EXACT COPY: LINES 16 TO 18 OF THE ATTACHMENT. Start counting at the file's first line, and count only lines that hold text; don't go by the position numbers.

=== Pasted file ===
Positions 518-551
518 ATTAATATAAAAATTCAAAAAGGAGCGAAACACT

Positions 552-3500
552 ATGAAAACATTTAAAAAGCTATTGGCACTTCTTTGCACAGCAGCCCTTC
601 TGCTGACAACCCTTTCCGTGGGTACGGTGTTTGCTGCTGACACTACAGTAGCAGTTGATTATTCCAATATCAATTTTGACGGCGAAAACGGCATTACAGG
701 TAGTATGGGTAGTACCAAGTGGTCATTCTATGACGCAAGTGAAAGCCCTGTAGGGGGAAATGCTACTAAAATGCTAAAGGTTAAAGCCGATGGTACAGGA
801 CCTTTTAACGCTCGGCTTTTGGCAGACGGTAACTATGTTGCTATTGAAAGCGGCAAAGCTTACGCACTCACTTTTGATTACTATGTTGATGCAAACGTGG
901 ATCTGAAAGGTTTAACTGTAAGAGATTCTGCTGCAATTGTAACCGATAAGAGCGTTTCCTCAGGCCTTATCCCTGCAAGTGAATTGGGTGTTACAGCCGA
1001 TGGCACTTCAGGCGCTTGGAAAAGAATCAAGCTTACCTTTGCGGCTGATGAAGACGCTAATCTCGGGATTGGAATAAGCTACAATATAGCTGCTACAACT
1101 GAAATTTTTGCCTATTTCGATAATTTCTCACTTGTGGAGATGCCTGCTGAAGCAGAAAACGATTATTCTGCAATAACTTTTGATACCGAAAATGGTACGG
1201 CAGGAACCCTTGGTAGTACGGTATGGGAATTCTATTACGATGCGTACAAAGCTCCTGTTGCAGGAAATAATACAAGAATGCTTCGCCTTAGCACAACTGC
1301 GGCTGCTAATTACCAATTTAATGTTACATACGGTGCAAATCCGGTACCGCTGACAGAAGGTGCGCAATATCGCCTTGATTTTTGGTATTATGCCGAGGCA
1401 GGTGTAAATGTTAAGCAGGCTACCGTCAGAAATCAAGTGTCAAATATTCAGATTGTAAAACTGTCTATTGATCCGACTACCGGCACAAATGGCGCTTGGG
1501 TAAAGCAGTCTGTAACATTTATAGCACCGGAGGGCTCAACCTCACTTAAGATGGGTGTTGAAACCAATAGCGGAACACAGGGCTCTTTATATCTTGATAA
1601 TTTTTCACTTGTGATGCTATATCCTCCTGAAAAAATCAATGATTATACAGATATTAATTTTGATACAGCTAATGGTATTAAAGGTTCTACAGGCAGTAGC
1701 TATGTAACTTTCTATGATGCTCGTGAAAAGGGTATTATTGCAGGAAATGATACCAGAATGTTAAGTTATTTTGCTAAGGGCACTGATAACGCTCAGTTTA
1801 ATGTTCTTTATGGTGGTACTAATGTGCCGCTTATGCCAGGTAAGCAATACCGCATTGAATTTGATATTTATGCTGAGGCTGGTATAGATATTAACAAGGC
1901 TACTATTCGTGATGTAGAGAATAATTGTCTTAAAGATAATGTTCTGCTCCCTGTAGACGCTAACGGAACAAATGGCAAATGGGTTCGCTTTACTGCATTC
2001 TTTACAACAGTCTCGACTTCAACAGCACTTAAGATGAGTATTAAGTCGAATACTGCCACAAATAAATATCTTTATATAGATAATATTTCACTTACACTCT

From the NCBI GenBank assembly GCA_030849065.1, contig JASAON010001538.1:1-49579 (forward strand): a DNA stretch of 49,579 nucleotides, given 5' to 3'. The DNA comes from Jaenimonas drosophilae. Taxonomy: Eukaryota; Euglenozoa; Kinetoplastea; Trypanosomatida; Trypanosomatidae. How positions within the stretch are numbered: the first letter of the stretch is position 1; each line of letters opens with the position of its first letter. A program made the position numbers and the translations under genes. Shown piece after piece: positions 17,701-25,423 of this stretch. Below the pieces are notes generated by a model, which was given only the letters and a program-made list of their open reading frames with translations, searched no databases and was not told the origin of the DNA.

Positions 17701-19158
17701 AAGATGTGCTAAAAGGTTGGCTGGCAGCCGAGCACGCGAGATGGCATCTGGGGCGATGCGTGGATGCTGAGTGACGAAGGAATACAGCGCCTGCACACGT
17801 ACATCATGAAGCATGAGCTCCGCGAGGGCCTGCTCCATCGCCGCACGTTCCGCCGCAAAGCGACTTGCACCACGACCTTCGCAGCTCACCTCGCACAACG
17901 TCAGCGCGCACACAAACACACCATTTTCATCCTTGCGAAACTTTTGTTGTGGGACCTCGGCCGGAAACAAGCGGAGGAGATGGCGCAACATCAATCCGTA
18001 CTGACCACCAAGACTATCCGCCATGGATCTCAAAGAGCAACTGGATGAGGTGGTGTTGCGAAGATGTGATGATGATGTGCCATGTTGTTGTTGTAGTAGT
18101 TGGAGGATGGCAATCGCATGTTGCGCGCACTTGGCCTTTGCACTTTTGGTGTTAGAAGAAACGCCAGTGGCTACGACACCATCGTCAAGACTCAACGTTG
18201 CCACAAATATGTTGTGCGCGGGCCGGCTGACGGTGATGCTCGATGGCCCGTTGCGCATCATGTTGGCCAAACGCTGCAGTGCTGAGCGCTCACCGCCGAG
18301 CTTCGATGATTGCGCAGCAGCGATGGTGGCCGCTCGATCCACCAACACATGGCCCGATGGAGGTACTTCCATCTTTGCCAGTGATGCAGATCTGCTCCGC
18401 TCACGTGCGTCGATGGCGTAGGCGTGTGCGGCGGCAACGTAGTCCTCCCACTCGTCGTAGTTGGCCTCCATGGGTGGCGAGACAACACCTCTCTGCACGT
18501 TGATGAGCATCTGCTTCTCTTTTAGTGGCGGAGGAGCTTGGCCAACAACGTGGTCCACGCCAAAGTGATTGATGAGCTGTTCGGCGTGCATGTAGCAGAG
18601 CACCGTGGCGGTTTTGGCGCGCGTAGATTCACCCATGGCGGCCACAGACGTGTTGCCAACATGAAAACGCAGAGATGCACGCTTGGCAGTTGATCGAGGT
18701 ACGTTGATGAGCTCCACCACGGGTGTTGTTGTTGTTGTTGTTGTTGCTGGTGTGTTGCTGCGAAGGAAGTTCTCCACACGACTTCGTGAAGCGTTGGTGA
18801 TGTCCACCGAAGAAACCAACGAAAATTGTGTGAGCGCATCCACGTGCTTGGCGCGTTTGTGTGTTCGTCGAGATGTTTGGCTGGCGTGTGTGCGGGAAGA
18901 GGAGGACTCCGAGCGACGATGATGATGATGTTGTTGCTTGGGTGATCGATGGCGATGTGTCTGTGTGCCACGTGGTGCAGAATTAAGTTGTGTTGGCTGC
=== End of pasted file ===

1701 TATGTAACTTTCTATGATGCTCGTGAAAAGGGTATTATTGCAGGAAATGATACCAGAATGTTAAGTTATTTTGCTAAGGGCACTGATAACGCTCAGTTTA
1801 ATGTTCTTTATGGTGGTACTAATGTGCCGCTTATGCCAGGTAAGCAATACCGCATTGAATTTGATATTTATGCTGAGGCTGGTATAGATATTAACAAGGC
1901 TACTATTCGTGATGTAGAGAATAATTGTCTTAAAGATAATGTTCTGCTCCCTGTAGACGCTAACGGAACAAATGGCAAATGGGTTCGCTTTACTGCATTC